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Market Research - Deductive Versus Inductive

Know When to Use Top-Down and When to Use Bottom-Up Approaches

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student thinking

Is Your Reasoning Deductive or Inductive?

Courtesy Bart Coenders, Photographer. © iStockPhoto

Market research is grounded in the branch of philosophy known as logic. Two logical reasoning approaches are basic to research design. These approaches are known as deduction and induction.

Deductive Research

Deductive reasoning is a top-down approach that works from the general to the specific. In empirical research, that means that a market researcher begins a study by considering theories that have been developed in conjunction with a topic of interest. This approach lets a market researcher think about research that has been already been conducted and develop an idea about extending or adding to that theoretical foundation. From the topical idea, the market researcher works to develop an hypothesis. This new hypothesis will be tested by the market researcher in the process of conducting a new study. Specific data that has been collected and analyzed in the new study will form the basis of the test of the hypothesis. The specific data will either confirm the hypothesis, or it will not. [It is important to note that an hypothesis that is not confirmed has not been proven false.]

Deductive Research Steps

  • GENERAL - Literature Search & Theories
  • Topic of Interest
  • Theory-related Idea
  • Hypothesis
  • Data Collection
  • Data Analysis & Hypothesis Testing
  • Confirm the Hypothesis or Not
  • Disseminate Findings

Inductive Research

Inductive reasoning is a bottom-up approach that moves from the specific to the general. In this case, specific refers to an observation made by the market researcher that eventually leads to broad generalization and theory. [It might be important to note – for discussions with colleagues or in public – that the term is bottom-up and not bottoms-up. Bottoms-up is a sort of toast for drinking, something that may seem entirely appropriate once the research study is completed.]

An inductive research methods approach begins with specific observations made by a market researcher who begins a study with an idea or a topic of interest, just as in a deductive approach to research. However, in an inductive approach, the researcher does not consider related theories until much further along into the research. From the observations or measures that the market researcher conducts – generally in the field and not in a laboratory setting – clusters of data or patterns begin to emerge. From these regularities or patterns, the market researcher generates themes that come analysis of the data.

Inductive Research Steps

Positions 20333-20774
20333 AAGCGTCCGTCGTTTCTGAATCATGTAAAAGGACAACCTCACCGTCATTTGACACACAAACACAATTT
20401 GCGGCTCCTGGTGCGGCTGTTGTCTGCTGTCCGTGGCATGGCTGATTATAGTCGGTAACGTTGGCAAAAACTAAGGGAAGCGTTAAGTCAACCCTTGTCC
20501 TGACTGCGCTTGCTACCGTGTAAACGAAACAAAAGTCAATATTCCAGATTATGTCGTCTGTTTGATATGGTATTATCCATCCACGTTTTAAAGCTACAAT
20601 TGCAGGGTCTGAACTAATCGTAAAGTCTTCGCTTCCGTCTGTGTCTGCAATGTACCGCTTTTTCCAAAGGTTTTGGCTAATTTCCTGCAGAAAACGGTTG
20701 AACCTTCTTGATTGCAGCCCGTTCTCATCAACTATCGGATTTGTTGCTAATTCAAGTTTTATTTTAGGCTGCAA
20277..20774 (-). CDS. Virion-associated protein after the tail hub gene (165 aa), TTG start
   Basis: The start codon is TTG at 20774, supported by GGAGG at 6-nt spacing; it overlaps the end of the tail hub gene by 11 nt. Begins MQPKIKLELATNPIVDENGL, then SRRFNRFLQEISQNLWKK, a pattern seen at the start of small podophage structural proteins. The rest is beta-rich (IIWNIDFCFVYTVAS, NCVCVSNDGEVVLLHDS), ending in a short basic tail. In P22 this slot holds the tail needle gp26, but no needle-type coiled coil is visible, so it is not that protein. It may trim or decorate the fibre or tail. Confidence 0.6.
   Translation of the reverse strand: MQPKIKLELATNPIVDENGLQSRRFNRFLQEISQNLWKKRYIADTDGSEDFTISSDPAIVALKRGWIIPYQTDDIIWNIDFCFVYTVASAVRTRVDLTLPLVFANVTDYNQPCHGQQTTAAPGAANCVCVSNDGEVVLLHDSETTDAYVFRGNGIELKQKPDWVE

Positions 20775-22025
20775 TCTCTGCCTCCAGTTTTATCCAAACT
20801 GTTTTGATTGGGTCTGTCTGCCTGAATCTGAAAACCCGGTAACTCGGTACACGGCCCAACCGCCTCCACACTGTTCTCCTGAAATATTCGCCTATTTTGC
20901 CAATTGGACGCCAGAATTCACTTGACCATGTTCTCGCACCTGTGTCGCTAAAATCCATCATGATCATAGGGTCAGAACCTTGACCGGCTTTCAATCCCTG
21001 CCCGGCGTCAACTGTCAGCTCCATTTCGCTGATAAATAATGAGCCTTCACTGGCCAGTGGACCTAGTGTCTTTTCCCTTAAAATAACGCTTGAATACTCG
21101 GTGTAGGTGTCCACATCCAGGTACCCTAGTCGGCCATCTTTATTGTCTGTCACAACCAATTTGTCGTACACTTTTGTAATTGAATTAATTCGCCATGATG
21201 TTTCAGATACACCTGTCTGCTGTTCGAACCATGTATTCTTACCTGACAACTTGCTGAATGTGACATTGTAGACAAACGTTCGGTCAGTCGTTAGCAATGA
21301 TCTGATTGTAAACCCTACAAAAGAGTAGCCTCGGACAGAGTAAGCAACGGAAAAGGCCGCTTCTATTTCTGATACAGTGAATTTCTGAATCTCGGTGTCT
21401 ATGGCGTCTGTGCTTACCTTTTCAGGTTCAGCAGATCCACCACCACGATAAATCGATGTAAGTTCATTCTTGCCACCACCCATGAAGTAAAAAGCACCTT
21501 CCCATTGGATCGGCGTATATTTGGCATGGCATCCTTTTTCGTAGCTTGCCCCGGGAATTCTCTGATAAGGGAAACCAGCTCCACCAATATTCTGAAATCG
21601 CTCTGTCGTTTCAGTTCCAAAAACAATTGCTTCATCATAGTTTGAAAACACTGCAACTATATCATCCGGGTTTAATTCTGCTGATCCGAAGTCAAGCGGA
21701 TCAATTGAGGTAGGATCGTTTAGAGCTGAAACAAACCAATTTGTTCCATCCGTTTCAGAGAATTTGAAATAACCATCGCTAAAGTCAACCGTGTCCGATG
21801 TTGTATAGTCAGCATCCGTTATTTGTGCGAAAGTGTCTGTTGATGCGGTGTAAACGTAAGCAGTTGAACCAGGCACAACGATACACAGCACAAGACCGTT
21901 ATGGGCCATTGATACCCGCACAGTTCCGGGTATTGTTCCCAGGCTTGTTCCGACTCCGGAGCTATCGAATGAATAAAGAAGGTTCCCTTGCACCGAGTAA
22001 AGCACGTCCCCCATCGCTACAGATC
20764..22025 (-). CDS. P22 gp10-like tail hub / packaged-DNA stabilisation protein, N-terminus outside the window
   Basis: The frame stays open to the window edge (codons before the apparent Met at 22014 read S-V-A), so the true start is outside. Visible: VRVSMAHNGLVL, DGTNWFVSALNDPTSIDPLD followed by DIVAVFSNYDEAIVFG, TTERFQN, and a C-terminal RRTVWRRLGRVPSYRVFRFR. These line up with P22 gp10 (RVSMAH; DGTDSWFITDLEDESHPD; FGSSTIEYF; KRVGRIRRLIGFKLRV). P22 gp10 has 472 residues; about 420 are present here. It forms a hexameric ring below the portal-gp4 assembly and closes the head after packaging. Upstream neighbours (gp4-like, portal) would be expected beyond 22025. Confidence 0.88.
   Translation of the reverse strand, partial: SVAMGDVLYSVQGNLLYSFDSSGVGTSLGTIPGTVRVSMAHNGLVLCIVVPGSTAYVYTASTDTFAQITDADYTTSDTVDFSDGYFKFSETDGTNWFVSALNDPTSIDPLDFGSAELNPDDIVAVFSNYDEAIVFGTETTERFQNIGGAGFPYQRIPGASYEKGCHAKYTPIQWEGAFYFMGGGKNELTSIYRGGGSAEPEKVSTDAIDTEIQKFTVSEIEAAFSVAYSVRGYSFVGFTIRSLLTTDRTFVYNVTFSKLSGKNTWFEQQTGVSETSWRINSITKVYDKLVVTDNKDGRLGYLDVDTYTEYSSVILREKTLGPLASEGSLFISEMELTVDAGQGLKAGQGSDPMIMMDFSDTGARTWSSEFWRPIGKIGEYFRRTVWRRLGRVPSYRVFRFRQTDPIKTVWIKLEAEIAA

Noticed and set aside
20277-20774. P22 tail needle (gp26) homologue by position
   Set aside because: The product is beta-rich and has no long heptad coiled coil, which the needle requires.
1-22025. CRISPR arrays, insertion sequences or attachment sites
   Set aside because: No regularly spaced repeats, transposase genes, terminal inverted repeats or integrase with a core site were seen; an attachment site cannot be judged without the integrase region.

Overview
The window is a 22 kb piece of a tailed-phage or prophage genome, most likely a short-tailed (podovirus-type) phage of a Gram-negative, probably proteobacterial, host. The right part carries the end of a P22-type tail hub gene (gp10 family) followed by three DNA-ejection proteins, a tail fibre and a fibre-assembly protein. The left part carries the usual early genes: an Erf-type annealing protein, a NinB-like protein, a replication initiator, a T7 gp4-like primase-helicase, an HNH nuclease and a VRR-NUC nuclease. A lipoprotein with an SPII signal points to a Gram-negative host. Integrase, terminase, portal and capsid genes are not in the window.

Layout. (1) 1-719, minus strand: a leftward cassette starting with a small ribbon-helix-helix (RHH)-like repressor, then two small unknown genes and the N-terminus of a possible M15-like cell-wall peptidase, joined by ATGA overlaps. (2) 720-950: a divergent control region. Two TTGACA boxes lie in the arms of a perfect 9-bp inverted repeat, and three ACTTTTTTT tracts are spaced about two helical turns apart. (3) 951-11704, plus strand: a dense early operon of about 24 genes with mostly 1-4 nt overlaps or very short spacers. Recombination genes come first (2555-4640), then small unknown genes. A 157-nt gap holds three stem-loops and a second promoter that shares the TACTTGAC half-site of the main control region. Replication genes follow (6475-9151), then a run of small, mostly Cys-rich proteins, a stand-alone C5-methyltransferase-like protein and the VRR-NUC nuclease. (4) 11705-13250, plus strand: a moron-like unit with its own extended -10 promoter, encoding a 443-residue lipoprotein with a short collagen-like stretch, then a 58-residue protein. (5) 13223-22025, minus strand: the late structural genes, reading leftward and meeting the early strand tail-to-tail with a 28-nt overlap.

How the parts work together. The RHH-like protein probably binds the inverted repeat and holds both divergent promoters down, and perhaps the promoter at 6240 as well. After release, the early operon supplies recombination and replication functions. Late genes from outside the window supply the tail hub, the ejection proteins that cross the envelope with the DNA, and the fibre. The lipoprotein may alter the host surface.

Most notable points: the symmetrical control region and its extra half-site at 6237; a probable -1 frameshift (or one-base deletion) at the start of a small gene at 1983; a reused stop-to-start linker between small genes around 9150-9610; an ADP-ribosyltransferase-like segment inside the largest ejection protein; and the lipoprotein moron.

• SPECIFIC - Observations & Measures
  • Topic of Interest
  • Data Collection
  • Data Clusters or Patterns
  • Data Analysis
  • Themes Emerge
  • Generalizations
  • Disseminate Findings

Quantitative Research and the Hypothesis

If the market researcher is conducting quantitative research, at this point, theories can be considered. However, if the market researcher is conducting qualitative research, then the formal hypothesis testing does not take place. Rather, the market researcher may form generalizations based on the strength of the data and themes that have emerged.

Data collection and data analysis in qualitative research is iterative. That is to say, it data collection doesn't happen all at once and then -- as though the market researcher has thrown a switch -- data analysis begins. Rather, some data is collected, which is considered by the researcher, and then some more data is collected and considered, and so on. At a certain point, when sufficient data clusters or patterns have emerged, the market researcher will decide that the data collection can slow, stop, or change direction.

Data collection and data analysis in quantitative research are distinct stages. To mingle data collection and data analysis in the manner of qualitative research would compromise the integrity of the data. Some scientist would say that a lack of boundaries in the data collection and data analysis processes causes the data to become contaminated and the research to lack rigor. Findings from such compromised research would not be viewed as robust.

Causal Inquiry, Exploratory Inquiry, and Everything In-Between

Bottom-up research methods feel more unstructured, but they are no less scientific than structured top-down research methods. Because each type of research approach has its own advantages and disadvantages, it is not uncommon for a study to employ mixed methods. A market researcher who uses mixed methods applies a deductive research approach to the components of the study that shows strong theoretical ties. Alternately, an inductive research approach is applied to the components of the study that seem to require a more exploratory inquiry.

Its a misrepresentation to form a mental picture of deductive approaches and inductive approaches as two sides of the same coin. In practice, they are two ends of a continuum. Deductive research is associated with linearity and a search for causal relationships. Inductive research is associated with depth of inquiry and descriptions about phenomena. Mixed methods can be placed at about mid-point on that continuum with an emphasis on research breadth.

This article contains a much simplified explanation about the different types of deduction and inquiry. There are many layers to market research. The content in this article just begins to scratch the surface. For instance, if we consider the philosophical grounding of deductive and inductive reasoning, we might refer to the approaches as positivistic and naturalistic.

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